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PASSINGS: Walter Zacharius, John Gruber

Walter Zacharius, publisher who promoted 'Candy' and romance novels, dies at 87; John Gruber, founding member of pioneering gay rights group, dies at 82

March 04, 2011
  • In addition to helping move romance novels from drugstores to superstores to the Internet, publisher Walter Zacharius in the 1960s released an unauthorized version of the erotic classic "Candy."
In addition to helping move romance novels from drugstores to superstores… (Kimberly Butler )

Walter Zacharius

Publisher promoted romance novels

Walter Zacharius, 87, a publisher and iconoclast who released an unauthorized version of the erotic classic "Candy" and had the savvy and sales talk to help romance novels make the transition from drugstores to superstores to the Internet, died of cancer Wednesday at his Manhattan apartment.

Zacharius was the founder and chief executive of Kensington Publishing Corp., a leading publisher of romance fiction and among the last independent publishers of mass market paperbacks. He retired in 2005 but continued to visit the office frequently.

Among the authors published by Kensington are Beverly Barton, Lori Foster and Brenda Jackson.

A native of Brooklyn, Zacharius broke into publishing in the 1950s, when romance and mass market paperbacks were mostly limited to drugstores, candy stores and supermarkets.

Literary agent Richard Curtis credited Zacharius as among the publishers who helped bring romance novels to bookstores and also enabled their transition to the digital medium, where the genre has been highly popular. Over the years, Kensington added imprints for Spanish-language and African American titles.

Before founding Kensington in 1974, Zacharius headed Lancer Press, which in the mid-1960s was among several publishing "Candy," co-written by Terry Southern and Mason Hoffenberg and originally released in 1958 under the pseudonym Maxwell Kenton.The send-up of pornographic fiction, banned in Paris, had no copyright in the U.S., so anyone could publish it.

John Gruber

Founding member of gay rights group

John Gruber, 82, the last surviving founding member of the Mattachine Society, a pioneering gay rights organization, died Monday at a hospital in Santa Clara, Calif. He had been in poor health after a stroke and breaking his hip, according to Nicholas Pisca, a longtime friend.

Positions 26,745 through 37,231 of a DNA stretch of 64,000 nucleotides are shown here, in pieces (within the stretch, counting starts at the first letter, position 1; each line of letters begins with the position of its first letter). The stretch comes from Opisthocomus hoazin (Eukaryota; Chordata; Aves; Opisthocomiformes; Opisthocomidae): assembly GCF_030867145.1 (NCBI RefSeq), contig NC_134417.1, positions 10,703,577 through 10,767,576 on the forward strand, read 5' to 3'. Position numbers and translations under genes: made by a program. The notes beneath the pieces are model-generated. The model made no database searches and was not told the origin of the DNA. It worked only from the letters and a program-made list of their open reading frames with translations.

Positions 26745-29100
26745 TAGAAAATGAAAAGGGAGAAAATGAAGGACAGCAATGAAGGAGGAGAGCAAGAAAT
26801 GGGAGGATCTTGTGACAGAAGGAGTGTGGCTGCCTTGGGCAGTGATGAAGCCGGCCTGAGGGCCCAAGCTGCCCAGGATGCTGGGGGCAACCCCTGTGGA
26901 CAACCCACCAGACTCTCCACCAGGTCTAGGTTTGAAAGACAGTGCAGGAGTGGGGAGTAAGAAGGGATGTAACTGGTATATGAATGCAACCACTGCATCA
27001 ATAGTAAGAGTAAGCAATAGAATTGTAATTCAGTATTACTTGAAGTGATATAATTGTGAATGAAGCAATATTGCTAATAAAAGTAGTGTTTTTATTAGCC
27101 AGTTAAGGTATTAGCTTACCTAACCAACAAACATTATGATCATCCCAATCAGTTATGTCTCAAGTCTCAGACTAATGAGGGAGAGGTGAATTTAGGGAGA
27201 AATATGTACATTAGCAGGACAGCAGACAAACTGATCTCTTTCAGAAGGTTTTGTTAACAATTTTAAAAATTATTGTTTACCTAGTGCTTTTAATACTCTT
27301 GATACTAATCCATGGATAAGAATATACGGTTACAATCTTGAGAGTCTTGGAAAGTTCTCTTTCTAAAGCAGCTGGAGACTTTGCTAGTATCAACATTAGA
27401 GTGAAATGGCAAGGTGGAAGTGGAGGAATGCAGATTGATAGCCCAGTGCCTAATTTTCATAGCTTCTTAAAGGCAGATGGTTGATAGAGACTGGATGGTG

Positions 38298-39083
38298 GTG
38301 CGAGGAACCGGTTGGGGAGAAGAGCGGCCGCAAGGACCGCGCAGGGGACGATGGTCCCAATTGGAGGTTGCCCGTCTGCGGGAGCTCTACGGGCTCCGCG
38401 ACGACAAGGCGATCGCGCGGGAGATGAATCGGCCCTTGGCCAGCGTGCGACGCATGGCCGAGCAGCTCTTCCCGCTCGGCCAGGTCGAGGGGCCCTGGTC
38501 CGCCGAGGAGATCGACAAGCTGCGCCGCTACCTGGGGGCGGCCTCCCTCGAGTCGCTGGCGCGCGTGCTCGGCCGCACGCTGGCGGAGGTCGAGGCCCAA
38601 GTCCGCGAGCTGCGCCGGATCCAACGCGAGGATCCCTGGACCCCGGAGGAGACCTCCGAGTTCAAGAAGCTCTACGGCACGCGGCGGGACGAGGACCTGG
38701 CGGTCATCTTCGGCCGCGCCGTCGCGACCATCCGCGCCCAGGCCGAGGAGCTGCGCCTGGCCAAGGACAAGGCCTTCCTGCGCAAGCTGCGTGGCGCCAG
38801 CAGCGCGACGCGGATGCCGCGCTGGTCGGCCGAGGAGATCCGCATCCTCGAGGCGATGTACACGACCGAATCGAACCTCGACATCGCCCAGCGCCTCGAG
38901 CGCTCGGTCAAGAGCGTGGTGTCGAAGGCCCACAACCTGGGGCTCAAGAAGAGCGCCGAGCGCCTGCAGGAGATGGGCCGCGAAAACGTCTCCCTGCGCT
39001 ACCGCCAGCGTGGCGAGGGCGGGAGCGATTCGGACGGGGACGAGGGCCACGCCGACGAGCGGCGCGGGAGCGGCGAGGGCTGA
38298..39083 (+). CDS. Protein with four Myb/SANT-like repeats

In 1951, Gruber was an ex-Marine attending Occidental College in Los Angeles when he attended a meeting organized by activist and former Communist Party member Harry Hay. The group coalesced into the Mattachine Society, a name "suggested by Gruber after Hay had talked about 'mattachines,' mysterious medieval figures in masks whom Hay speculated might have been homosexuals," historian John D'Emilio wrote in his book "Sexual Politics, Sexual Communities: The Making of a Homosexual Minority in the United States, 1940-1970" (1998).

The society grew into a national organization, with major objectives including fighting anti-gay discrimination and developing a community of gay men and lesbians. Although more radical groups would emerge in its wake, it was radical for the repressive 1950s, when homosexuals were routinely harassed and entrapped by law enforcement.

"All of us had known a whole lifetime of not talking, of repression. Just the freedom to open up … really, that's what it was all about," Gruber told D'Emilio. "We had found a sense of belonging, of camaraderie, of openness in an atmosphere of tension and distrust…. It was a brand new idea."

Born James Finley Gruber Jr. in Des Moines, on Aug. 21, 1928, he moved to Los Angeles in 1936 with his family, which included three older sisters. He served in World War II and was honorably discharged from the Marines in 1949.

After earning a bachelor's degree in English from Occidental, he became a writer and taught high school and college in Northern California, where he moved in 1960. He was featured in a 2002 documentary, "Hope Along the Wind: The Life of Harry Hay," directed by Eric Slade.

— Los Angeles Times staff and wire reports

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